Words and Pictures Blu-ray Review

Romantic comedies are a difficult genre. On the one hand I usually am completely engrossed by the romance between the characters. On the other hand, though, they usually follow the same premise and general story structure – so much so that you can see what is going to happen within the first 15 minutes of the film. Many folks find this kind of structure soothing and I suppose I am the same way, getting drawn into the trailer WORDS WITH FRIENDS, starring Clive Owen and Juliette Binoche and really hoping for a good take on a sometimes tired genre.

English Literature professor Jack Marcus was an accomplished writer when he came to teach at one of the best prep schools in the country but he’s lost his way. Now a drunk who hasn’t been able to publish anything in years, Marcus has lost his way as a teacher and is close to losing his job (the one thing he cares about) when famous painter-turned-teacher Dina Delsanto comes to teach at his school. Marcus is initially playfully caustic with Delsanto, teasing her about the power of words and its greater meaning to the world than that of art. But when Delsanto takes the affront to her chosen craft personally, our duo find themselves sparring not only with each other but also with their own inner demons as they both struggle to find a human connection in our disconnected world.

Clive Owen as Jack Marcus is reinvigorated

Clive Owen as Jack Marcus is reinvigorated

The story of WORDS AND PICTURES sounds intriguing, perhaps even fun, on paper. The biggest problem, though, is the movie just spends too much time preaching about the state of our culture and our disconnected youth while claiming we should then champion an English teacher who, no longer able to connect to youth in the smartphone age, also happens to be a barely functioning alcoholic who drinks during his lunch break at school. Our other hero(ine) is an artist who barely shows a smile or sensitivity outside of her few scenes with Marcus. The end result is a movie that isn’t any fun and is sometimes difficult to watch, despite the obvious chemistry between Owen and Binoche.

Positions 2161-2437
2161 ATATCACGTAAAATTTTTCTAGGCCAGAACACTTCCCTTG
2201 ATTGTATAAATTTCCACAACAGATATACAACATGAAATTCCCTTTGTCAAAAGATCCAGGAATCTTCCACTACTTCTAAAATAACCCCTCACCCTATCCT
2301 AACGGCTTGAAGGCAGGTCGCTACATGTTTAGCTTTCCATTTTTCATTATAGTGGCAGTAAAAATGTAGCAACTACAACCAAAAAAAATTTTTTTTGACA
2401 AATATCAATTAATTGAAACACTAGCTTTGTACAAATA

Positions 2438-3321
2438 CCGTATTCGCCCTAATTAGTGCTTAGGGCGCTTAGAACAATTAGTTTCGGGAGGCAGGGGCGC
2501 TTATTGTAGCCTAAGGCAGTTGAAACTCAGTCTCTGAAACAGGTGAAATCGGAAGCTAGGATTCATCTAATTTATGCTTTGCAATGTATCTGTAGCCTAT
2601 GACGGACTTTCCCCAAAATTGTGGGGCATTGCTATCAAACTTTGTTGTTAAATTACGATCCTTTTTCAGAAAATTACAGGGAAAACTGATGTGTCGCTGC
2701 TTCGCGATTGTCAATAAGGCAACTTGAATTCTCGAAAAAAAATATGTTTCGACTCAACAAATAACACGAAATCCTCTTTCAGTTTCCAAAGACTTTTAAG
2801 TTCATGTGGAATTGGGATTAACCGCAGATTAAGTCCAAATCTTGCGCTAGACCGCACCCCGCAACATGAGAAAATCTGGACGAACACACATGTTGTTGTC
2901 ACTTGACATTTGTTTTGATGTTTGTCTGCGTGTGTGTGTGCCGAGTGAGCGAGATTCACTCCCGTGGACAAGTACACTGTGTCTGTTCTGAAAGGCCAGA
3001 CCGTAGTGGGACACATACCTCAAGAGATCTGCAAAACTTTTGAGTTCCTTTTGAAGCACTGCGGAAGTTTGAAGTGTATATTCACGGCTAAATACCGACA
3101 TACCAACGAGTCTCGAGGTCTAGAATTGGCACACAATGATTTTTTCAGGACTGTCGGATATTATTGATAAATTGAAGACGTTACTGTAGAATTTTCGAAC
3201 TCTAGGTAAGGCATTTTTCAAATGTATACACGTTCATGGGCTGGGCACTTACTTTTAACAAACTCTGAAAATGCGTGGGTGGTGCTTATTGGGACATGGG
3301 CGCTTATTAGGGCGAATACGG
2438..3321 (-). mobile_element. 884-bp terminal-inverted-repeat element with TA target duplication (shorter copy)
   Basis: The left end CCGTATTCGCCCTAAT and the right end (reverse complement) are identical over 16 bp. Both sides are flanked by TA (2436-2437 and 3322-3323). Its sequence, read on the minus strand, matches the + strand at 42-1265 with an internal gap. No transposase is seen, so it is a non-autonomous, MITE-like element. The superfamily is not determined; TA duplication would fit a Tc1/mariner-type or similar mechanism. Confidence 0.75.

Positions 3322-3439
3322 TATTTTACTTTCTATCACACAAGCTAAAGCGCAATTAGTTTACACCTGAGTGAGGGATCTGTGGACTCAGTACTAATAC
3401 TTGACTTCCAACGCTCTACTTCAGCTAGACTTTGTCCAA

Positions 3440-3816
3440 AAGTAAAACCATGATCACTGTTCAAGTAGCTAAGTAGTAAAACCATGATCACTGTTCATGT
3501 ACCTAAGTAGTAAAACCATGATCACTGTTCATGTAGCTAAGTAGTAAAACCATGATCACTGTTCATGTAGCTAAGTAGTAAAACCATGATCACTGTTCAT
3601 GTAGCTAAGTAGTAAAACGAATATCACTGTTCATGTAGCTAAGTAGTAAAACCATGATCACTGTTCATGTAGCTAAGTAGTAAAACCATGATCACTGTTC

Juliette Binoche

Juliette Binoche

The script doesn’t do them many favors either; though I appreciate what WORDS AND PICTURES screenwriter attempted in 1) giving the leads both real-life flaws and problems and 2) NOT giving them caricature-ish non-people for their other relationships. But for every moment of sweetness and romance there are several scenes of the characters doing blatantly unlikeable things. Watch the English teacher get drunk and disappoint his son on the phone. Watch the artist treat her family like garbage as they try to care for her. Watch both professors rib their students, then abuse them, and never quite turn it around though they both are supposedly ‘liked’ by the end of the movie.

Clive Owen and Juliette Binoche

WORDS AND PICTURES is the worst type of romantic comedy to me, the misleading kind; we’re presented with a movie that looks authentically sweet about two teachers who love their craft and fight each other as they fall in love (I know, the simple version sounds like every movie ever made)… but the final film instead looks more like a psychology experiment on the audience. If we pretend two people just need to find love and they’ll become the best teachers they can be (and the best people) without ever having either of them atone for their actions? If you want to know the answer to this and you have almost two hours to burn, go ahead and check out WORDS AND PICTURES… I suggest avoiding it.


Video: (1080p Widescreen 2.39:1) The video transfer of WORDS AND PICTURES is clean and understated.

Audio: (English DTS-HD Master Audio 5.1) The audio for WORDS AND PICTURES is beautifully presented and mixed to great effect for the dialogue in the film.

Audio Commentary with director Fred Schepisi The director of WORDS AND PICTURES tonally matches the final film which makes for a long slog for anyone who isn’t incredibly interested in Schepisi’s love of his work. He does give an exhaustive discussion with lots of detail but the commentary was so boring, with frequent pauses of questionable length), I had to listen to it over three nights in chunks to get through the whole thing (or else I would fall asleep).

Behind the Scenes of WORDS AND PICTURES (17:46) A pretty standard feature on most Blu-ray packages, they really did a nice job with this one. They weave together a great discussion on the movie I think we all wished they had made instead of the plodding, slow WORDS AND PICTURES.

WORDS AND PICTURES also features the theatrical trailer (02:32) for the film and the package comes with an UltraViolent Digital HD Digital Copy.


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